Early modern period
Main article: Early modern period
See also: Renaissance, Protestant Reformation, Scientific Revolution and Age of Discovery
The School of Athens by Raphael: Contemporaries such as Michelangelo andLeonardo da Vinci (centre) are portrayed as classical scholars
The Renaissance was a period of cultural change originating in Florence and later spreading to the rest of Europe. in the 14th century. The rise of a new humanism was accompanied by the recovery of forgotten classical Greek and Arabic knowledge from monastic libraries, often translated from Arabic into Latin. The Renaissance spread across Europe between the 14th and 16th centuries: it saw the flowering of art,philosophy, music, and the sciences, under the joint patronage of royalty, the nobility, the Roman Catholic Church, and an emerging merchant class. Patrons in Italy, including the Medici family of Florentine bankers and the Popes in Rome, funded prolific quattrocento andcinquecento artists such as Raphael, Michelangelo, and Leonardo da Vinci.
Political intrigue within the Church in the mid-14th century caused the Western Schism. During this forty-year period, two popes—one in Avignonand one in Rome—claimed rulership over the Church. Although the schism was eventually healed in 1417, the papacy’s spiritual authority had suffered greatly.
Martin Luther initiated theProtestant Reformation
The Church’s power was further weakened by the Protestant Reformation (1517–1648), initially sparked by the works of German theologian Martin Luther, a result of the lack of reform within the Church. The Reformation also damaged the Holy Roman Empire’s power, as German princes became divided between Protestant and Roman Catholic faiths. This eventually led to the Thirty Years War (1618–1648), which crippled the Holy Roman Empire and devastated much of Germany, killing between 25 and 40 percent of its population. In the aftermath of the Peace of Westphalia, France rose to predominance within Europe.
The 17th century in southern, central and eastern Europe was a period of general decline. Central and Eastern Europe experienced more than 150 famines in a 200-year period between 1501 to 1700. From the 15th to 18th centuries, when the disintegrating khanates of the Golden Horde were conquered by Russia, Tatars from the Crimean Khanate frequently raided Eastern Slavic lands to capture slaves. The Battle of Vienna in 1683 broke the advance of the Ottoman Turks into Europe, and marked the political hegemony of the Habsburg dynasty in central Europe. The Nogai Horde and Kazakh Khanate had frequently raided the Slavic-speaking areas of Russia, Ukraine and Poland for at least a hundred years until the Russian expansion and conquest of most of northern Eurasia (i.e. Eastern Europe, Central Asia and Siberia).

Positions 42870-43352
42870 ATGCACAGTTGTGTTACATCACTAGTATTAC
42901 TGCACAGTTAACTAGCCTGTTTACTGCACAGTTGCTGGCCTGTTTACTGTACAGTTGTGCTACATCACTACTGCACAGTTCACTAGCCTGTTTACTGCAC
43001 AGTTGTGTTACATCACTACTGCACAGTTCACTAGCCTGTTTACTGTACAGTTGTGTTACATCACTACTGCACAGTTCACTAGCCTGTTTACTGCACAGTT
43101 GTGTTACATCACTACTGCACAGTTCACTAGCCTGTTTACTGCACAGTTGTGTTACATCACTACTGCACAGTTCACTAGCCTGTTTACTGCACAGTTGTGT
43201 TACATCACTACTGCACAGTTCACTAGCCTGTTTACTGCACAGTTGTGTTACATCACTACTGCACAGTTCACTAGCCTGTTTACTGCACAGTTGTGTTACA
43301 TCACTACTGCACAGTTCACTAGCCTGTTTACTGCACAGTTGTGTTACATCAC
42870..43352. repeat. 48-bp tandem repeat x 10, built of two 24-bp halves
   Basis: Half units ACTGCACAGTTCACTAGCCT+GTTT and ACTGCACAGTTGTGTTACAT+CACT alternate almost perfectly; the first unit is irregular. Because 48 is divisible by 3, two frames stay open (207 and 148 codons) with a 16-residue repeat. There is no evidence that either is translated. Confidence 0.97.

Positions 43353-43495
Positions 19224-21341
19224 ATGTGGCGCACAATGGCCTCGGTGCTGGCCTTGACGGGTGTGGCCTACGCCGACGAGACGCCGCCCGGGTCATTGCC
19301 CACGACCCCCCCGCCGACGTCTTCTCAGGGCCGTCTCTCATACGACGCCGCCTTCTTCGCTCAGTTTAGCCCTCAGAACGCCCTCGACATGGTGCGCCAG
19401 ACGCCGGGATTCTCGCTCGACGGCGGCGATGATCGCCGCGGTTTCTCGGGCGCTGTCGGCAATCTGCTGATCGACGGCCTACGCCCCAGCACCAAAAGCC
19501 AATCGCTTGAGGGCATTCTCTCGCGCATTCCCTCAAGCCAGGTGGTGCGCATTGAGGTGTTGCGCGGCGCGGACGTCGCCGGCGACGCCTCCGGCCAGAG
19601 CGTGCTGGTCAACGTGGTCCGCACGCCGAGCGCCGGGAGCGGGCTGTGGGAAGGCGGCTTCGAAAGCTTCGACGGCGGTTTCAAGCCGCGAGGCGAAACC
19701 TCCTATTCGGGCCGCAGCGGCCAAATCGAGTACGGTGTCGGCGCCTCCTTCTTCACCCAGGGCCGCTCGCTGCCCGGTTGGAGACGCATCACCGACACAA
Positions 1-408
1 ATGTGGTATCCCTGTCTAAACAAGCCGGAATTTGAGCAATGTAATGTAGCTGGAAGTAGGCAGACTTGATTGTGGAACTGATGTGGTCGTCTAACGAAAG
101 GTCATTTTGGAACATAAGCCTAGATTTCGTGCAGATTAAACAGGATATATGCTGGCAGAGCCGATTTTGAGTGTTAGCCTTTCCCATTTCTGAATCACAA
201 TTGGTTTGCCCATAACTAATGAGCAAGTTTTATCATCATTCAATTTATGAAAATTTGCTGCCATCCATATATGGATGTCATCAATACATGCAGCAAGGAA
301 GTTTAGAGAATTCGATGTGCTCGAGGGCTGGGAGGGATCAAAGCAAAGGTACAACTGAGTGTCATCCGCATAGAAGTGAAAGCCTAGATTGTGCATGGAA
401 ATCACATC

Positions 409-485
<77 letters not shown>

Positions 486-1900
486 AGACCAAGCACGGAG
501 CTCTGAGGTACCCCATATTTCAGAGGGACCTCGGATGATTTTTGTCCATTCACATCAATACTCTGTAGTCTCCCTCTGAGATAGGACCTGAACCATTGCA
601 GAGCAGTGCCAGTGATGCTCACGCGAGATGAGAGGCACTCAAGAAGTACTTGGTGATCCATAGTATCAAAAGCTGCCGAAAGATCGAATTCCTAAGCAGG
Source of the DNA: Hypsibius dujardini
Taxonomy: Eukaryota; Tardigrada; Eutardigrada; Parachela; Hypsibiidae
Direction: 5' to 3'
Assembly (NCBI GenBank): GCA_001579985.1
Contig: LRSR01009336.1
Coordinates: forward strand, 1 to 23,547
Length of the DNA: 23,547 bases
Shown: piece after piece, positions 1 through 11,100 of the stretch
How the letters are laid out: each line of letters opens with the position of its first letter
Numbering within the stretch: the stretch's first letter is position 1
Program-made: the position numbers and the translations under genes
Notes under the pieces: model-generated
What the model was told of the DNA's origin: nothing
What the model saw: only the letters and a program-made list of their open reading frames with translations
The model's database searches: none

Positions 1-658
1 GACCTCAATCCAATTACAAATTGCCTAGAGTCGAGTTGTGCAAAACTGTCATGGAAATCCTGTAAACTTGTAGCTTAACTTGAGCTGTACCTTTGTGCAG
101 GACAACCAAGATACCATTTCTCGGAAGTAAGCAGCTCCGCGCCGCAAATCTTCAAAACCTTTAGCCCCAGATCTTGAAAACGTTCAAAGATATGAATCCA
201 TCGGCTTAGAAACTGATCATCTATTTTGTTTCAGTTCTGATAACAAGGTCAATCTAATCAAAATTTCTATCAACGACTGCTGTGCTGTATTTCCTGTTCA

The Renaissance and the New Monarchs marked the start of an Age of Discovery, a period of exploration, invention, and scientific development. Among the great figures of the Western scientific revolution of the 16th and 17th centuries were Copernicus, Kepler, Galileo, and Isaac Newton. According to Peter Barrett, “It is widely accepted that ‘modern science’ arose in the Europe of the 17th century (towards the end of the Renaissance), introducing a new understanding of the natural world.” In the 15th century, Portugal and Spain, two of the greatest naval powers of the time, took the lead in exploring the world. Christopher Columbus reached the New World in 1492 and Vasco da Gama opened the ocean route to the East in 1498, and soon after the Spanish and Portuguese began establishing colonial empires in the Americas and Asia. France, the Netherlands and England soon followed in building large colonial empires with vast holdings in Africa, the Americas, and Asia.
18th and 19th centuries
Main article: Modern history
See also: Industrial Revolution, French Revolution and Age of Enlightenment
Napoleon’s retreat from Russia in 1812. Napoleon’s Grande Armée had lost about half a million men.
The Age of Enlightenment was a powerful intellectual movement during the 18th century promoting scientific and reason-based thoughts.Discontent with the aristocracy and clergy’s monopoly on political power in France resulted in the French Revolution and the establishment of the First Republic as a result of which the monarchy and many of the nobility perished during the initial reign of terror. Napoleon Bonaparte rose to power in the aftermath of the French Revolution and established the First French Empire that, during the Napoleonic Wars, grew to encompass large parts of Europe before collapsing in 1815 with the Battle of Waterloo. Napoleonic rule resulted in the further dissemination of the ideals of the French Revolution, including that of the nation-state, as well as the widespread adoption of the French models of administration, law, andeducation. The Congress of Vienna, convened after Napoleon’s downfall, established a new balance of power in Europe centred on the five “Great Powers”: the UK, France, Prussia, Austria, and Russia. This balance would remain in place until the Revolutions of 1848, during which liberal uprisings affected all of Europe except for Russia and the UK. These revolutions were eventually put down by conservative elements and few reforms resulted. The year 1859 saw the unification of Romania, as a nation-state, from smaller principalities. In 1867, the Austro-Hungarian empire was formed; and 1871 saw the unifications of both Italy and Germany as nation-states from smaller principalities.